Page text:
The prospect of ‘being your own boss’ is prominently featured both within academia and general public discourse. While self-employment is often associated with independent entrepreneurship, it has increasingly become a form of precarious work and therefore a serious challenge for modern societies based on the welfare state. At the same time, researchers in Western Europe leave the question largely unanswered as to what degree entrepreneurship is precarious, particularly among disadvantaged groups. This is partly because a standardized operationalization of precarious work is lacking.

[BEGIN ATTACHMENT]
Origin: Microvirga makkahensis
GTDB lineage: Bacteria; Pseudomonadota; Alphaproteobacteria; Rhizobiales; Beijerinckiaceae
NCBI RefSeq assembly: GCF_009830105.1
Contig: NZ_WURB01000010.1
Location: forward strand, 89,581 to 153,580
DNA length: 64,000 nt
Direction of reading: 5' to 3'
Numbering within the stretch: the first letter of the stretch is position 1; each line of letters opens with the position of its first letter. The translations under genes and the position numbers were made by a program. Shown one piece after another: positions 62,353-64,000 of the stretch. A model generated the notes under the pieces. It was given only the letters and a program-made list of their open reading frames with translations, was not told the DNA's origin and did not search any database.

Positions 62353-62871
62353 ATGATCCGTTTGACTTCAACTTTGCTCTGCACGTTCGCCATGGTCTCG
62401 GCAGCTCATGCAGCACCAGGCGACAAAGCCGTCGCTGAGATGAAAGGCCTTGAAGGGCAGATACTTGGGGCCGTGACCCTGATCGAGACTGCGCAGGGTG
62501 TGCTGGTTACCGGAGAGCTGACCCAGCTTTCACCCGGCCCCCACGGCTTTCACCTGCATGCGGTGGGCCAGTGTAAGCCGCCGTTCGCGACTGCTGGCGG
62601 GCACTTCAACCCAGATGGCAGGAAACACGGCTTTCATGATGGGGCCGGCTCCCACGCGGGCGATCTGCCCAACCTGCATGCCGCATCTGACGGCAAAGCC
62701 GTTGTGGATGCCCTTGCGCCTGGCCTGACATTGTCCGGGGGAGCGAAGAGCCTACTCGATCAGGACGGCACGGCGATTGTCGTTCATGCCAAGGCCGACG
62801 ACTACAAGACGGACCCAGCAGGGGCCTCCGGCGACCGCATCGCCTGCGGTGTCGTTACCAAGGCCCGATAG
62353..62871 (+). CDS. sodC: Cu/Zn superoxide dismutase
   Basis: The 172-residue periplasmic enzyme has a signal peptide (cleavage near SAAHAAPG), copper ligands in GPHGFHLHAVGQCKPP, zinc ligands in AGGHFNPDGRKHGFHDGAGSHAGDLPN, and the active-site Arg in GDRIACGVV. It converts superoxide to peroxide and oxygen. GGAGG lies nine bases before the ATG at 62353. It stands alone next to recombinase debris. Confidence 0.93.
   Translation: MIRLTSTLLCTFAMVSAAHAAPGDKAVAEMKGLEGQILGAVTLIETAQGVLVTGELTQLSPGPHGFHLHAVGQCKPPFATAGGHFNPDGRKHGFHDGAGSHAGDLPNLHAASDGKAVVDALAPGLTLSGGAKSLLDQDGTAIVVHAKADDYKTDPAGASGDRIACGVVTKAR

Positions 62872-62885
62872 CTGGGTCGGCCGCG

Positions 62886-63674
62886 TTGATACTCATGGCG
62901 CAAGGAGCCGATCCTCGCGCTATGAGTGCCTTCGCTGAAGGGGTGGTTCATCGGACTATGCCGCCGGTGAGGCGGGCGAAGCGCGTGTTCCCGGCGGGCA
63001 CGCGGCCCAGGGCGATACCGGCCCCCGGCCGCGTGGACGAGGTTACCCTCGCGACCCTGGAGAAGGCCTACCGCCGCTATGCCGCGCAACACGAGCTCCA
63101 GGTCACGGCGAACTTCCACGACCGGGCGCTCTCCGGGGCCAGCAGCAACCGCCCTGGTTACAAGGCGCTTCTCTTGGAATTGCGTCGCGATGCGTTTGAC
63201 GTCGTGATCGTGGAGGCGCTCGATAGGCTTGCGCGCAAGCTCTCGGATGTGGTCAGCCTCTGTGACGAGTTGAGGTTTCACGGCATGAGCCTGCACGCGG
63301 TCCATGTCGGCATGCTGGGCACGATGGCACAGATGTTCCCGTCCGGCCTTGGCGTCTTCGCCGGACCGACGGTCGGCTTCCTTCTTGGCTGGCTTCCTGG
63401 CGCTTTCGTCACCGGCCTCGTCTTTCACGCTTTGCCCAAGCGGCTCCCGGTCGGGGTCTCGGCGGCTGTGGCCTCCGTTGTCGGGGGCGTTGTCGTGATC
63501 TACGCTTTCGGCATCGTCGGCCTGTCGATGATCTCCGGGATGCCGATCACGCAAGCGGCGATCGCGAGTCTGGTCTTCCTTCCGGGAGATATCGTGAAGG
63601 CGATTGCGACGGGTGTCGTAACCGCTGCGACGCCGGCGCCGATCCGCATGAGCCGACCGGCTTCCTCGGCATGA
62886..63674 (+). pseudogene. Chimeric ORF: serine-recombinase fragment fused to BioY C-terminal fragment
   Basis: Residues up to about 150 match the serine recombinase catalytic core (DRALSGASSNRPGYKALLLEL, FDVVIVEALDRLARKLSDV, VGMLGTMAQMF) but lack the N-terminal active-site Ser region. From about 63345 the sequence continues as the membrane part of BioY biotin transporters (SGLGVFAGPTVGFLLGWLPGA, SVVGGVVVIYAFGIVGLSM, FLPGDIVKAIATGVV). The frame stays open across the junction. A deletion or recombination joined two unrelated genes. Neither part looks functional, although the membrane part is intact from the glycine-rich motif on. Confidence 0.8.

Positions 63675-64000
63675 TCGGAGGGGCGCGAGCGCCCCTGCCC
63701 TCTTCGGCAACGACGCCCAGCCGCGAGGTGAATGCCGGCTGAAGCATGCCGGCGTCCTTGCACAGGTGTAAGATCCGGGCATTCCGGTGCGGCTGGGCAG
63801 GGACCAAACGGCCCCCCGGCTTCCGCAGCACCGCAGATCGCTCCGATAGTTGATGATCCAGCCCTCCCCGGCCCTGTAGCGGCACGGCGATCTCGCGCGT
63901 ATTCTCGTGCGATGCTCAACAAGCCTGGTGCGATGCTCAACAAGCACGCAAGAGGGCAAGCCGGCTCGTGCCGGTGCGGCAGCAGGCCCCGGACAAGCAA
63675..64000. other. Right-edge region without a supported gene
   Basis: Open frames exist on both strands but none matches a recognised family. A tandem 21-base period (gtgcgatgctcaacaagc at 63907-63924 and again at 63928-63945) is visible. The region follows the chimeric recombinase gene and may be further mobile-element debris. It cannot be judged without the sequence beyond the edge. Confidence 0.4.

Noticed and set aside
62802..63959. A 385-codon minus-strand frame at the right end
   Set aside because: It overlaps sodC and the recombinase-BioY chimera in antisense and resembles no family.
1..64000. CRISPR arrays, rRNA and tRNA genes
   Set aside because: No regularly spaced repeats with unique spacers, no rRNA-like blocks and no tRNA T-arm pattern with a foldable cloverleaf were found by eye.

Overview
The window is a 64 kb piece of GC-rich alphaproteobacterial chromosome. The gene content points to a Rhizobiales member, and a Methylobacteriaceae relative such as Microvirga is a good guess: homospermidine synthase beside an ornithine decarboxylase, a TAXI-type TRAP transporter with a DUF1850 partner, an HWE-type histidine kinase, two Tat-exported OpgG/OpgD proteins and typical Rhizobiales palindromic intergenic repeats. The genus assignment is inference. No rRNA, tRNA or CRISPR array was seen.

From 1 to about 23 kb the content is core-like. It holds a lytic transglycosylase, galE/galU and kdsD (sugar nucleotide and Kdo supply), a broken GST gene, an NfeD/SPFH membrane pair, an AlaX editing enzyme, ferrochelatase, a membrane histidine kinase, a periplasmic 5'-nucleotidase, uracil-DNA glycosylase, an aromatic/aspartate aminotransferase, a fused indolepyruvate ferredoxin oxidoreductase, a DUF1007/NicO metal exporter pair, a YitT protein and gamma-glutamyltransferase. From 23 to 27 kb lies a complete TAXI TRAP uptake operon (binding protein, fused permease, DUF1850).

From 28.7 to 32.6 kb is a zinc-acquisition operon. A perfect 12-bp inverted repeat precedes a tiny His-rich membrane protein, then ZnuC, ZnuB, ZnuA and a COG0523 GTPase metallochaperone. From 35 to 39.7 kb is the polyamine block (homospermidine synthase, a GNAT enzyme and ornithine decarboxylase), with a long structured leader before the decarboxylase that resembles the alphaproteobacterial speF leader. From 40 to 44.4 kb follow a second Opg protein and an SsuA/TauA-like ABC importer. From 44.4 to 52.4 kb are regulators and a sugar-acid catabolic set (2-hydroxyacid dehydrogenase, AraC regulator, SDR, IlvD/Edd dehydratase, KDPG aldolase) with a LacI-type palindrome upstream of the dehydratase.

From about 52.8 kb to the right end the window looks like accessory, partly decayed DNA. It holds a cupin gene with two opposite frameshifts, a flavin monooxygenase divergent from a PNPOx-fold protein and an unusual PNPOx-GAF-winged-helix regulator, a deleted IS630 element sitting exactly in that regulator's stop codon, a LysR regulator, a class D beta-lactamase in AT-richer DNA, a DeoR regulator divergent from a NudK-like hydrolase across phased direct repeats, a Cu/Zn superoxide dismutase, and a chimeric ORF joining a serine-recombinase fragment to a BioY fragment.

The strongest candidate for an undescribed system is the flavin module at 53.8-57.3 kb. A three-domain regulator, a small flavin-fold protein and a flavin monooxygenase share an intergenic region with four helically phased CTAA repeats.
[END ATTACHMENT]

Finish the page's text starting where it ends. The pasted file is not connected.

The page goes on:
In this study, we examine the extent of precarious migrant self-employment vis-à-vis natives nationally using data from the German Microcensus, while simultaneously introducing a replicable operationalization for precarious work. Using this paradigm, we indeed uncover a higher effect of migrants on precariousness overall, confirming the common narrative about migrant entrepreneurship in public discourse. Every fourth migrant self-employed works under precarious conditions, while this is the case only for every fifth German native. This difference however, is not very large (6 per cent). Taking post-Fordism into account, we cannot prove that migrants are especially prone to be the subject of post-Fordist work arrangements. However, our data provide firm evidence for the assumption of many scholars that cultural professions often lead to precarious working conditions. Our results are more likely to replicate those European countries with comparable socio-economic context and immigration history, for example Austria or Switzerland.